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January 2, 2018

Five Misconceptions Small Businesses Need to Address In 2018

With all businesses facing similar threats and opportunities, it’s how you respond that will make all the difference in 2018.

By James Nunns

It’s been a tumultuous year for business. On a global level, major political changes bred

Mark Woodhams, Managing Director, EMEA for Oracle NetSuite

feelings of uncertainty, despite consistent stock market performance. In the face of these challenges, our entrepreneurial sector continued to flourish and many UK SMEs prospered in 2017. But expecting to maintain relevancy and sustainability in competitive and fast-paced markets, might not get more challenging next year.

Technology advances, the emergence of new business models and an expanding pool of customer data will add to the challenge. With all businesses facing similar threats and opportunities, it’s how you respond that will make all the difference in 2018. That’s why it’s important to have a clear understanding of the challenges ahead.

Here are five misconceptions that have stuck in our collective business psyche that need to change before year end.

 

  1. I know everything about my business – When you’ve built a business from the ground up, it’s easy to see how see how you might think you know everything about your product, services and customers. But without the right data, you’re running blind and leaving yourself vulnerable to market changes and competitors. Small business owners often run their business intuitively and are under the illusion that, because they’re ‘close’ to their customers, they don’t need the ‘data/insights their customers are generating or sharing through buyer behaviour – online or in store. Small businesses should take advantage of their nimbler business structures and systems to invest in cloud solutions that enable them to get a more holistic view of their customers and act quickly to demands.

 

  1. Only big businesses are susceptible to disruption – We often hear how large organisations are leaving the door open for emerging competitors, but the reality is that no business, large or small, is safe from disruption. Small business owners can be just as insular as their larger counterparts and be more focused on closing deals, managing cash flow and fulfilling orders than preparing for the future. Small businesses need to ‘shake’ themselves out of this philosophy of abundance. The great customers you have today might not be there tomorrow and business owners must always have one eye to the future. Understanding your customers, their behaviours and anticipating their needs will enable you to adapt to meet demand down the road.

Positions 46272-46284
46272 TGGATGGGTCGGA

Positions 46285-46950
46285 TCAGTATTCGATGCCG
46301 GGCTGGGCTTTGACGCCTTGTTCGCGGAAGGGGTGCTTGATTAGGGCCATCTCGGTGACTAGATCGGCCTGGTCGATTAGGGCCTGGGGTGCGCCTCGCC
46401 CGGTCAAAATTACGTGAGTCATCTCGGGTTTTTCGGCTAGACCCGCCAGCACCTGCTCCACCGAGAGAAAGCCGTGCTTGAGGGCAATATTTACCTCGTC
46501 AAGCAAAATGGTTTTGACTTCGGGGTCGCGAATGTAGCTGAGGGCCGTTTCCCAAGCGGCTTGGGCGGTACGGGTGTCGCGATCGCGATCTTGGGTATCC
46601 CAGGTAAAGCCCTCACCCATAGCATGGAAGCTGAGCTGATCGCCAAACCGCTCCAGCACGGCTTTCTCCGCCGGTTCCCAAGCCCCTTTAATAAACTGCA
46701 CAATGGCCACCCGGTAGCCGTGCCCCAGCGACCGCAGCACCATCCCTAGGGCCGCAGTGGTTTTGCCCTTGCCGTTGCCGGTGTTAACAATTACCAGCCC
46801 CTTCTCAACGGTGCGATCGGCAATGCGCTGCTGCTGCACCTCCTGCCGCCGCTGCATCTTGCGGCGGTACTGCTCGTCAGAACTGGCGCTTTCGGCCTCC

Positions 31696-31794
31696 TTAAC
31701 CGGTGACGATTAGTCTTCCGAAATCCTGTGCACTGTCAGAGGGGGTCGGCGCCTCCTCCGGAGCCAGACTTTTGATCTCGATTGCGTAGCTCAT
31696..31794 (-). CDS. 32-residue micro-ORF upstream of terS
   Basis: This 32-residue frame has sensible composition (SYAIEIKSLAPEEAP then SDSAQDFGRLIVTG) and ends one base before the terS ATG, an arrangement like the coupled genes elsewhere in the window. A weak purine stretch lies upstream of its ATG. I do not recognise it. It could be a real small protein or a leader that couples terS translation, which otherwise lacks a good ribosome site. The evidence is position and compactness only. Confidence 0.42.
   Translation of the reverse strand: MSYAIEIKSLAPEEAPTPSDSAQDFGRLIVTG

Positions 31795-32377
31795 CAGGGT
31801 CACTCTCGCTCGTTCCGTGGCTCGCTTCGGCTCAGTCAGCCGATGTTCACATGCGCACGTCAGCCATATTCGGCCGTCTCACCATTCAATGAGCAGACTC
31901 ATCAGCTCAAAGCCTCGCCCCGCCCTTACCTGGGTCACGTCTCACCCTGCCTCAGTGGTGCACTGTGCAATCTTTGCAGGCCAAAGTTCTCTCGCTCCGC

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  1. I’m already innovating – Many businesses have a limited view of innovation. True innovation goes beyond making product changes or adding new solutions and features. It means challenging the status quo and understanding that the way you’ve done business in the past may not work in the future. Businesses of all sizes need to be willing to ‘disrupt themselves.’ It requires a deep introspection and often, external consultation to challenge the old ways of thinking.

 

  1. I’m dealing with too much dataData is the new business currency and the main driver of growth. But many business, specifically larger organisations, have found themselves stranded on islands of information. Their data pools are growing but being disparate, it’s limiting growth across the organisation. Without a single view of their customers, businesses struggle to manage inventory, identify duplicate resources and rein in costs. Businesses that are using data to unlock new insights often cannot put that data to use quickly enough. It could take up to a month for business leaders to see meaningful data insights and by then, the ship of opportunity has sailed, and valuable time and resources have been wasted. You might be collecting a lot of data but until you break down your data silos and consolidate the information in a way that’s meaningful, it’s all for naught.

 

  1. I’m not ready to go ‘global’ – The days of selling and providing services to those only in your immediate vicinity are gone. Ecommerce has quite literally opened a world of opportunity for businesses, large and small and continues to blur traditional borders. With greater connectivity and mobility, it’s easier than ever to reach new types of customers. While the US will continue to be a lucrative market, the UK businesses should be looking for opportunities to reach new markets – particularly reaching into China. It’s home to the world’s largest internet population, with online sales hitting $769 billion in 2015 and set to double by next year. Businesses that can get the jump on this developing relationship will have a massive competitive advantage.

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